F’pec, Sam Rainsy Bodyguards Get Training

Some 300 Sam Rainsy Party and Funcinpec bodyguards wrapped up a five-day training course on Tuesday sponsored by the Inter­national Republican Institute.

The security personnel were trained in methods of unarmed protection for opposition leader Sam Rainsy and Funcinpec Sec­retary-General Prince Noro­dom Sirivudh, the two outspoken leaders of the Alliance of Demo­crats, said Long Ry, Sam Rainsy Party steering committee member and director of the opposition’s security department.

Led by a US instructor, the body­­guards were trained to protect homes, motorcades and meetings of top leaders, Long Ry said.

It is the second course sponsored by IRI since the first course in June 2003, just prior to the July general election, Long Ry said. An IRI official declined to comment.

“The training takes place while the threats, killing and intimidation are increasing,” Long Ry said.

Opposition security guards do not carry weapons and training is aimed at disabling armed assail­ants, Sam Rainsy Party spokes­man Ung Bun-Ang said Tuesday.  The bodyguards train “to disarm people in a crowd, they are not trained to shoot,” he said.

Most opposition party security personnel have no military or police training and the courses are aimed at teaching them the basics of VIP security, an opposition party member said.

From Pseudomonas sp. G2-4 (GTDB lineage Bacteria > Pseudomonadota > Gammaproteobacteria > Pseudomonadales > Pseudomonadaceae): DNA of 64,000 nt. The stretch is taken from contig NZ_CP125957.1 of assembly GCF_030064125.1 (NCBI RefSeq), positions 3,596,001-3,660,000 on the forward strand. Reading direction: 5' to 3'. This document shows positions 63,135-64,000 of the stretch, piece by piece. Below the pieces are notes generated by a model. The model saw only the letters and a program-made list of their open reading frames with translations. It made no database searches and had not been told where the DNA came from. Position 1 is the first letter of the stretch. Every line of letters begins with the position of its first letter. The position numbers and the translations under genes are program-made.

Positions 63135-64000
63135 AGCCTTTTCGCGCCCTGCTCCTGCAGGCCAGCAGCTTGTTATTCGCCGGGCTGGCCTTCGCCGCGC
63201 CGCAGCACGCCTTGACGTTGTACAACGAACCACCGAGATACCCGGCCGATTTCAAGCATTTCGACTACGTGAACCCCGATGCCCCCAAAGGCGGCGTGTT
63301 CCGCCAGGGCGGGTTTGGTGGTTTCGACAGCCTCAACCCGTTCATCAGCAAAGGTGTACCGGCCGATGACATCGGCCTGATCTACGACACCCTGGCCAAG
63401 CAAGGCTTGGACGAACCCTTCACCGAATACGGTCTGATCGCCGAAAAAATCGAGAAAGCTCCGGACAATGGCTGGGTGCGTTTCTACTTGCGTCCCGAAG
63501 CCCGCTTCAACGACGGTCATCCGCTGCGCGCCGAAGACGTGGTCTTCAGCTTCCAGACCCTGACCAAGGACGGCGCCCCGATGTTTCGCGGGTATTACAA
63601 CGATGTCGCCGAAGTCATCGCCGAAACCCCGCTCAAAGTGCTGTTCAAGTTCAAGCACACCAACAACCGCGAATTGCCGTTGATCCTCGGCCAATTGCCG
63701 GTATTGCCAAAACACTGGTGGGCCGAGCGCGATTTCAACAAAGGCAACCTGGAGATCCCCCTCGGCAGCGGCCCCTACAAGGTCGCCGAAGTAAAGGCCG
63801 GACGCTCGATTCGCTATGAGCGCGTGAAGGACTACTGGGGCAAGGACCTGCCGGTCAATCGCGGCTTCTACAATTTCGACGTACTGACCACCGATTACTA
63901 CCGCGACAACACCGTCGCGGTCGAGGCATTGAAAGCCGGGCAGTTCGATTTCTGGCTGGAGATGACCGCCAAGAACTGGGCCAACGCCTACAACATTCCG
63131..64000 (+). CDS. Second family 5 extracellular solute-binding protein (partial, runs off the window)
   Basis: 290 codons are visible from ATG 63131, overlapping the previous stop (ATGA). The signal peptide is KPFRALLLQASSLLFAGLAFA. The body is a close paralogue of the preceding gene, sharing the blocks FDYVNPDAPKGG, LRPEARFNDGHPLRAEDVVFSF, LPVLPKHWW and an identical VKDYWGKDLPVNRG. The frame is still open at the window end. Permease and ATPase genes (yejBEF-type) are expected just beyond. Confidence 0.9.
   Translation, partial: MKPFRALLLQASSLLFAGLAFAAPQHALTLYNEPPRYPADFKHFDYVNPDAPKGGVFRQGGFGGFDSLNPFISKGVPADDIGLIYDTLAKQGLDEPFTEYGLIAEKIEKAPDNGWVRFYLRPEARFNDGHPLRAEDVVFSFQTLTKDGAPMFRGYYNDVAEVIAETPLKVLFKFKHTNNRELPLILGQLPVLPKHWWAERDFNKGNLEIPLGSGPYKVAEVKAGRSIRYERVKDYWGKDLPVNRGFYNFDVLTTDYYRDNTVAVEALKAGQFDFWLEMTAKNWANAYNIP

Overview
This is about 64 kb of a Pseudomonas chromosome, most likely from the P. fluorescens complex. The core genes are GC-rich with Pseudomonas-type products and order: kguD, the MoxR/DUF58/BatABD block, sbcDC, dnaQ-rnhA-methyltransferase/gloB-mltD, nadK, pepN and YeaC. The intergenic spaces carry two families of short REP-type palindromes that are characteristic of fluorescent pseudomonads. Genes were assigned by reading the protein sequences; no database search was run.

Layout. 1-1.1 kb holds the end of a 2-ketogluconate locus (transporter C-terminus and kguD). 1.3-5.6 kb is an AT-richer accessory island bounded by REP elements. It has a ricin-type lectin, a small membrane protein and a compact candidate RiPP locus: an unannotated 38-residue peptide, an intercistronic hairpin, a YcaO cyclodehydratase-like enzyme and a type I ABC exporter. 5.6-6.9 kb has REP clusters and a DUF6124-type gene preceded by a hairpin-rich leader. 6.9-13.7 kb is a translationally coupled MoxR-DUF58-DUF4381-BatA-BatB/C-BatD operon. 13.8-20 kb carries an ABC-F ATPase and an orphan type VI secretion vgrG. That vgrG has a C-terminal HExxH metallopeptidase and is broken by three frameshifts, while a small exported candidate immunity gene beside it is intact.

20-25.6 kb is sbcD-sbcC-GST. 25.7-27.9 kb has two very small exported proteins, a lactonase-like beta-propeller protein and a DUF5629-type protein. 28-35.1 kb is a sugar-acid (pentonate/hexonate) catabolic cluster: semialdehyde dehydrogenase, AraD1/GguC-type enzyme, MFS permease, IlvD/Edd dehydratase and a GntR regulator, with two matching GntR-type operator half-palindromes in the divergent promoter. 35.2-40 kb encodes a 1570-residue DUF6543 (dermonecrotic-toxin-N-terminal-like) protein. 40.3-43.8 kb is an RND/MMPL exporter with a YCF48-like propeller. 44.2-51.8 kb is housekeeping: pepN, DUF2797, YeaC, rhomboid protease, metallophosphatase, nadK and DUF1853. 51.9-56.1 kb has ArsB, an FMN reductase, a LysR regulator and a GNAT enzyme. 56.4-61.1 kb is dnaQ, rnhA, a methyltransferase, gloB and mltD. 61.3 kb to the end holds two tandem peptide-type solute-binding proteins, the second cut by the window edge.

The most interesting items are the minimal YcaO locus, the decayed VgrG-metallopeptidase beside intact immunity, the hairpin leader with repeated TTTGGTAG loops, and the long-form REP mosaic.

Though Cambodia maintains a large police and military police force, the country’s leaders have long opted for the protection of small armies of better-trained and better-equipped bodyguards, whose loyalty is unquestioned.

In 1995, then first prime minister Prince Norodom Ranariddh had some 400 bodyguards, a sizable proportion were trained in special “commando” tactics.

The same year, then second prime minister Hun Sen created his own force of some 200 bodyguards, called Battalion Number Two, supported by at least six tanks and several armored personnel carriers. Hun Sen’s bodyguard detachment has swelled to some 2,000 armed men stationed at his residence near the Indepen­dence Mon­u­ment and at his home in Kan­dal province.

 

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